Category Archives: Fitness

Bit the Bullet

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I finally gave in. I had been trying to get fit by 40 without spending copious amounts of money. This was partly due to the fact that I didn’t want to feed the “diet industry,” and partly due to the fact that I don’t have a lot of money to spend. But, about a week and a half ago, I finally joined a gym.

My decision was spurned by a Facebook friend. She posted something about joining a local gym and getting a discount because she’s a school board employee. It sounded like a pretty good deal – $15 month, and you can workout at any of their locations. Throw into the mix that my best friend works for this company and can train me at any location, and I was sold. I joined on January 31.

Upon joining, they require you to do a fitness evaluation. I kind of dreaded this, as it meant stepping on the scale. As suspected, I had gained more weight than I care to mention. It wasn’t as bad as I thought it was going to be, but I’m a lot closer to my heaviest weight than I’d like to be.

I must admit: I’m not convinced I can stick with this. I’m not sure I can do it. I don’t think it’s going to work. I’m feeling fat and don’t have the time or energy to fully embrace this. But if I don’t do this, I’m just going to gain more weight and my health will deteriorate even more. This is something I need to do, even if it’s not something I want to do.

So I’ve done it. I’ve joined a gym. And I’ve worked out three times in the last 6 days. I am trying to be gentle on myself, and not push myself so hard that I end up feeling sore and discouraged. Today, I did 35 minutes on the treadmill, and really worked up a sweat. It wasn’t much, but it’s a start. I did my best without pushing myself toward defeat. I was hoping to do 40 minutes, but my back was starting to bother me, and I decided that, today, 35 minutes was my best.

I am trying hard to focus on this concept of “my best.” My best is different than your best, and it’s different than that skinny 20-something I see running effortlessly (not just walking like I do) on the treadmill. It’s difficult for me to not compare myself for others. I am such a competitive perfectionist: I need to be the best. But I cannot be successful with this endeavor if I’m comparing myself to other women. I need to compare myself to me.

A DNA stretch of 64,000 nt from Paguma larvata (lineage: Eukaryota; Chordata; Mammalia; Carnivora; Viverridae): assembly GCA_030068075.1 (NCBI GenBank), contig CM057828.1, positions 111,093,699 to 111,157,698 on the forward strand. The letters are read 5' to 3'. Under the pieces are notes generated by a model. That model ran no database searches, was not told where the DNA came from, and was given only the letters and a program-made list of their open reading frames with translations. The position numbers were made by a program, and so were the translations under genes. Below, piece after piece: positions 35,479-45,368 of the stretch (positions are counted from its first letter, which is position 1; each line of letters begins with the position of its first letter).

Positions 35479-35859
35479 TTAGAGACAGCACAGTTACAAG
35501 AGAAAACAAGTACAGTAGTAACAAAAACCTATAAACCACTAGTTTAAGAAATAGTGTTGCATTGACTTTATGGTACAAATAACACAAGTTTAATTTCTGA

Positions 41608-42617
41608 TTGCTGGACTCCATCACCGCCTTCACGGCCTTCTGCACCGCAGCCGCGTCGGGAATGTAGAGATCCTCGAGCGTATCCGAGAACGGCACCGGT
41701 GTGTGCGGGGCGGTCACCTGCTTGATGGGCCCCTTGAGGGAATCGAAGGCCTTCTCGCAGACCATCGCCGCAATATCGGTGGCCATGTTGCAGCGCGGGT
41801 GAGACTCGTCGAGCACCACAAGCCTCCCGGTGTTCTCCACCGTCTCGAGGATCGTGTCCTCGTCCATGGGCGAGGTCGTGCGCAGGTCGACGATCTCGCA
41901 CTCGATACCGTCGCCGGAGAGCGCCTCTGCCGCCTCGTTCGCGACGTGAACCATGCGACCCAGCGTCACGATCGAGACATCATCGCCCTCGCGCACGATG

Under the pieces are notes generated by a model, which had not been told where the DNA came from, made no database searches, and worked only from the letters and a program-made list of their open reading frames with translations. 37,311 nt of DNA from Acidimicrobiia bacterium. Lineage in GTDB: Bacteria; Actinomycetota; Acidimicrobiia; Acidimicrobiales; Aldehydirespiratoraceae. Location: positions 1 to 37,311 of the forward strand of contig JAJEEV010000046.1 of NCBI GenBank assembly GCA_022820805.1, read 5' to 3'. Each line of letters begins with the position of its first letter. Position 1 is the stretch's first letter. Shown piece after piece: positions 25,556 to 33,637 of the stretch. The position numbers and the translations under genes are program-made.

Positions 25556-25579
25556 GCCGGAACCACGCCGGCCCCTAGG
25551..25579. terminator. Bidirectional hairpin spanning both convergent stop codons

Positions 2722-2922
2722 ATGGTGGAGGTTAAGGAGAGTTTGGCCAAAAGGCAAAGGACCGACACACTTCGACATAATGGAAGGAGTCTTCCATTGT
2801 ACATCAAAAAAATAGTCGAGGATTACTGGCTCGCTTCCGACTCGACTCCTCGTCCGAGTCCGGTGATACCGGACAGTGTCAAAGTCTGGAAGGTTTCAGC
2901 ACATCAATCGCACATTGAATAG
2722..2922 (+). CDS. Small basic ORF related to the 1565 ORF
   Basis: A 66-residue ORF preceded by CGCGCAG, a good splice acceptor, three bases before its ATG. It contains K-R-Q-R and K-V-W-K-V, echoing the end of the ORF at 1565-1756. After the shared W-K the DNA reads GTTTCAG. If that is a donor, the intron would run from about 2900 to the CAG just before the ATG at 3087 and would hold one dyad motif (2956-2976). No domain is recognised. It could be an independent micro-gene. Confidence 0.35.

I am looking forward to getting together with my best friend later this week. She is putting together a workout for me and is going to help me reach my goals. I love her dearly, and am going to try to do my best with whatever she puts together for me.

Wake Up Call

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Last week, my 12 year old son and I went swimming. We are blessed to have an indoor pool in our complex that has a life guard 5 days/week. My son and I had a ton of fun – having races and a treading water contest (after 12 minutes, we called it a draw!). The next day, I was feeling a bit sore, which was to be expected because I haven’t been swimming in a while.

But the pain persisted a bit. Two days later, my hip was still a bit sore. And it wasn’t getting better. This morning, it was my whole leg.

Crap. Sciatica is back.

This time, it’s on my right side. In the summer of 2009, I had a very similar pain on my left side. A pain that I ignored. It got worse and worse. Turns out it was caused by a herniated disc which needed surgery. But, the neurosurgeon refused to do the surgery if I didn’t lose weight first. So, I lost weight, and the problem got better.

However, I’ve since put a bit of that weight back on. And now the pain is returning.

Last time, I ignored it for far too long. I am not going to make that mistake again. I remember the pain like it was yesterday. To say it was excruciating would be an understatement. I couldn’t drive a car for more than 5 minutes without being in tears. I couldn’t sit down for long. Standing up hurt too. Getting out of bed was near impossible. I was taking upwards of 15 prescription painkillers a day, and it still didn’t dull the pain. It was bad.